Camulus

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For the character in the science fiction series Stargate SG-1, see Camulus (Stargate).
For the comic book of this name by Jorge Blanco and Pablo Garcia, see Camulus comics by EFX Studio.

In the ancient Celtic pantheon, Camulus or Camulos was a theonym for a god whom the Romans equated with Mars by interpretatio romana.[1] He was an important god of early Britain and Gaul, especially among the Belgae and the Remi,[1] a Gaulish tribe who lived in the area of modern northern France, around Reims.

Camulus is named in combination with Mars in five inscriptions coming from Reims,[2] Arlon,[3] Rindern,[4] Mainz,[5] and Bar Hill, Scotland.[6] The name Camulos appears independently in one votive inscription from Rome.[7]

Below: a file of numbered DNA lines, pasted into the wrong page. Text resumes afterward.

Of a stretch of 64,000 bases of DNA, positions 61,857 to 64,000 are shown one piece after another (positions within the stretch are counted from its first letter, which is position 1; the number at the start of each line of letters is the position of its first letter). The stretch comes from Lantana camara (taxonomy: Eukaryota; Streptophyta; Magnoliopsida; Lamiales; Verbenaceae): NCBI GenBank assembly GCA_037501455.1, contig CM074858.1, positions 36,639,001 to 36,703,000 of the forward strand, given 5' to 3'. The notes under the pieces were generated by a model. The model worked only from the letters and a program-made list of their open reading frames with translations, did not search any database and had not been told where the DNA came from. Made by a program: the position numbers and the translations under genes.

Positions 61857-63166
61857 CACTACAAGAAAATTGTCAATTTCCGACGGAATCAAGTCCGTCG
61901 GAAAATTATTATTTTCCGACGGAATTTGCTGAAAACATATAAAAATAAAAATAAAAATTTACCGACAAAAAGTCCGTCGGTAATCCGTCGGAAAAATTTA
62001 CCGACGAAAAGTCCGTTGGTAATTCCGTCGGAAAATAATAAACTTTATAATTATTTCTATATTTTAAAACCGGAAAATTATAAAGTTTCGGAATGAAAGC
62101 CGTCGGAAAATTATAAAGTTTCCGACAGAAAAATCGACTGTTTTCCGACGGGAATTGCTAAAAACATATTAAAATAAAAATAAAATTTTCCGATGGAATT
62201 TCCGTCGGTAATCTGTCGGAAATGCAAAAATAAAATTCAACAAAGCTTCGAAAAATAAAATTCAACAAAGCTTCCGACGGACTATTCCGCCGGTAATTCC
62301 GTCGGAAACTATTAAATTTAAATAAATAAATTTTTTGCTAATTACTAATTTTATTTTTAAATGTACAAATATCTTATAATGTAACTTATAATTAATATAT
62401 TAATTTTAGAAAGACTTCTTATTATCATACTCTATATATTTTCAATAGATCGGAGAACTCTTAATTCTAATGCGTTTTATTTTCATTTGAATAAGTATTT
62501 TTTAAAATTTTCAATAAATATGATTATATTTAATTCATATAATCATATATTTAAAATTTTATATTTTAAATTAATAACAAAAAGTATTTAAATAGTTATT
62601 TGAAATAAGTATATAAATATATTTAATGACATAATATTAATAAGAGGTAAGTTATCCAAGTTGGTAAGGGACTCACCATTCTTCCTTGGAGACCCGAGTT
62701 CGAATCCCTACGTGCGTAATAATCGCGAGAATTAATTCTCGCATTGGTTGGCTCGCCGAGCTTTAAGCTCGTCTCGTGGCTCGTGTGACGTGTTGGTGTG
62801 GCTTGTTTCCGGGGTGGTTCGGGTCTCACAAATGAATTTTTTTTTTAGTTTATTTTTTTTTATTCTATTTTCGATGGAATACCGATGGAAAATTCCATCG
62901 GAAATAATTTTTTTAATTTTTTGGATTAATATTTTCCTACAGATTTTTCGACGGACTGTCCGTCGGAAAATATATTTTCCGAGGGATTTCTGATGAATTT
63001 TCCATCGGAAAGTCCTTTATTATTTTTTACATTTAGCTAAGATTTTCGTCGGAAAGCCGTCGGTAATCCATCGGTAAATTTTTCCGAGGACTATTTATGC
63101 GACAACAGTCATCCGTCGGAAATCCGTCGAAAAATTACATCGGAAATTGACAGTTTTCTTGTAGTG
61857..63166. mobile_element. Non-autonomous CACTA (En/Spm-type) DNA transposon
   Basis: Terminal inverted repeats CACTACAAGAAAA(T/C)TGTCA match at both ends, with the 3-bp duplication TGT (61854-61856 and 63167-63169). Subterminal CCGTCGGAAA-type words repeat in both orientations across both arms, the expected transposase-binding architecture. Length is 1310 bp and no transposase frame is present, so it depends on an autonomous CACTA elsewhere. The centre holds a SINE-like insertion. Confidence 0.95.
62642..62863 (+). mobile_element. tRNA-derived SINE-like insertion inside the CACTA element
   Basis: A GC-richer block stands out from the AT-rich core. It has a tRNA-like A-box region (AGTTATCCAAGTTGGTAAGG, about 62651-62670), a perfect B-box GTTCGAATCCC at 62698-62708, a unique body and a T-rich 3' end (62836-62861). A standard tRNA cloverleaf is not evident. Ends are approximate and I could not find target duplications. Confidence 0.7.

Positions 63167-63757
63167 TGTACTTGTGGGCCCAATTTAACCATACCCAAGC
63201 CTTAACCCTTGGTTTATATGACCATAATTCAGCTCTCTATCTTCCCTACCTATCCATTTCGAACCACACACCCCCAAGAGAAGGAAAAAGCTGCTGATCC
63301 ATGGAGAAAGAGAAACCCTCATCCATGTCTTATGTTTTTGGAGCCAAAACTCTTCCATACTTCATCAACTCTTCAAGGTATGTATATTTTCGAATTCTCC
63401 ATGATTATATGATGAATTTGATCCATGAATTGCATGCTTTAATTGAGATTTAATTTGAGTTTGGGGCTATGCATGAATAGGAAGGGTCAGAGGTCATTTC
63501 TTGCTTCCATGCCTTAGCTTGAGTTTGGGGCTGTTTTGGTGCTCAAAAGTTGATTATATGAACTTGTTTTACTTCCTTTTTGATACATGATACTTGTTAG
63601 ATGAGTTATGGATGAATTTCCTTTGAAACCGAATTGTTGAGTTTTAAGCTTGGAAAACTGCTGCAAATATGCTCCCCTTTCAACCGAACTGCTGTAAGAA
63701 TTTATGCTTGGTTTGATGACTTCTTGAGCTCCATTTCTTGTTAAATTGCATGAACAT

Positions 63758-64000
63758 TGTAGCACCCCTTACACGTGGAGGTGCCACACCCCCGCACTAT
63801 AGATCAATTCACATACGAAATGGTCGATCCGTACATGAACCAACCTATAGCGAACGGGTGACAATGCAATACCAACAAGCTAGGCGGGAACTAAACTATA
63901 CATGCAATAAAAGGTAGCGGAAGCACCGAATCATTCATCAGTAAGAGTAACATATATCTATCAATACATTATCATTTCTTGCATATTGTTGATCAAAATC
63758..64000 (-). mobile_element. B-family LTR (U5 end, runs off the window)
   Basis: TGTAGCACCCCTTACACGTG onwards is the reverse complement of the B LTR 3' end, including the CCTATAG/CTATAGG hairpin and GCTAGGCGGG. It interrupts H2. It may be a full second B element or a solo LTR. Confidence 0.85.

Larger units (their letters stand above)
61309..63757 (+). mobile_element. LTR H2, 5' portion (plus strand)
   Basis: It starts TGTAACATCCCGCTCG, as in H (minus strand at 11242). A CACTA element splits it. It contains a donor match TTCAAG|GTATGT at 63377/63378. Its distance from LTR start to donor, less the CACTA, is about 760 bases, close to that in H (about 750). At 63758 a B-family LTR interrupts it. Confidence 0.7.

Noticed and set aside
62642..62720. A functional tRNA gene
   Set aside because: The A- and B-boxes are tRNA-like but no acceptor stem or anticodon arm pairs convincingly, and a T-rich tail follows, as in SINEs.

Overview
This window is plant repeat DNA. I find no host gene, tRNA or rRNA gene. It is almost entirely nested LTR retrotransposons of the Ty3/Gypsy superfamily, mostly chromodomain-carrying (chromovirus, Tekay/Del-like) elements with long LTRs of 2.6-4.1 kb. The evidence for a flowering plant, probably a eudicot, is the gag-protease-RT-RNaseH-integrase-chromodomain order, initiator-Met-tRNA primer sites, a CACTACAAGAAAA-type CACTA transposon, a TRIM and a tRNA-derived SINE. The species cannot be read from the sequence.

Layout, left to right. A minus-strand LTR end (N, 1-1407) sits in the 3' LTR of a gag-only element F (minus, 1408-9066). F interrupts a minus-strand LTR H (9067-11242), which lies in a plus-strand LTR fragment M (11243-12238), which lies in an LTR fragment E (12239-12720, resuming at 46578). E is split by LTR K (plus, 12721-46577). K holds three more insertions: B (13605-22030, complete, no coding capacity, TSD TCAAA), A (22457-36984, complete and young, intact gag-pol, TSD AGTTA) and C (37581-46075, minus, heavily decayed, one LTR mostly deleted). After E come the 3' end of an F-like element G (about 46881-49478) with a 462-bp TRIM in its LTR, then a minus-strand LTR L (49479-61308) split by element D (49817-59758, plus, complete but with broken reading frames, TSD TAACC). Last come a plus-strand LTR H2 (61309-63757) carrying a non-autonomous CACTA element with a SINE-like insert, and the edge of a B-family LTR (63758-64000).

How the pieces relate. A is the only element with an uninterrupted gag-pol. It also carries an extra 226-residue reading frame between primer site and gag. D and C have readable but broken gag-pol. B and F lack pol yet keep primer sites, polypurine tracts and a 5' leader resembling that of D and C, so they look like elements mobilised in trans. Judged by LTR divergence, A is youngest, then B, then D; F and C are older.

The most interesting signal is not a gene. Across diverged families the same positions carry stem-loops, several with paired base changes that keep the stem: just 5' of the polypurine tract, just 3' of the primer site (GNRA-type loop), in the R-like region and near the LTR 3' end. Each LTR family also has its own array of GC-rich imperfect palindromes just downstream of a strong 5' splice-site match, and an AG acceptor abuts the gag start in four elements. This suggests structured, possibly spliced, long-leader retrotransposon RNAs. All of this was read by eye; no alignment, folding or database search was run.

At Rindern, Germany, Mars Camulos appears on a stone with a corona of oak.[1] Elsewhere he was portrayed with a ram-horned head.[1] Evidence of his popularity can be seen in several place-names notably Camulodunum.[1] Attempts to link him with the nursery character Old King Cole and Fionn's father Cumhall have been rejected by contemporary scholars.[1]

The town Camulodunum (now Colchester) in Essex may have been named after him, and is the possible basis for the legendary city Camelot.[8]

References[edit]

  1. ^ a b c d e f "Camulus." A Dictionary of Celtic Mythology. Oxford University Press, 1998, 2004.
  2. ^ ILTG 351. Inscriptions as cited by Bernhard Maier, Dictionary of Celtic Religion and Culture (Boydell & Brewer, 1997, originally published in German 1994), p. 57.
  3. ^ CIL 13.3980.
  4. ^ CIL 13.8701.
  5. ^ CIL 13.11818.
  6. ^ RIV 2166.
  7. ^ CIL 6.3.
  8. ^ Arthur Cotterell (1997). The Encyclopedia of Mythology: Classical, Celtic, Norse. Anness Publishing Ltd.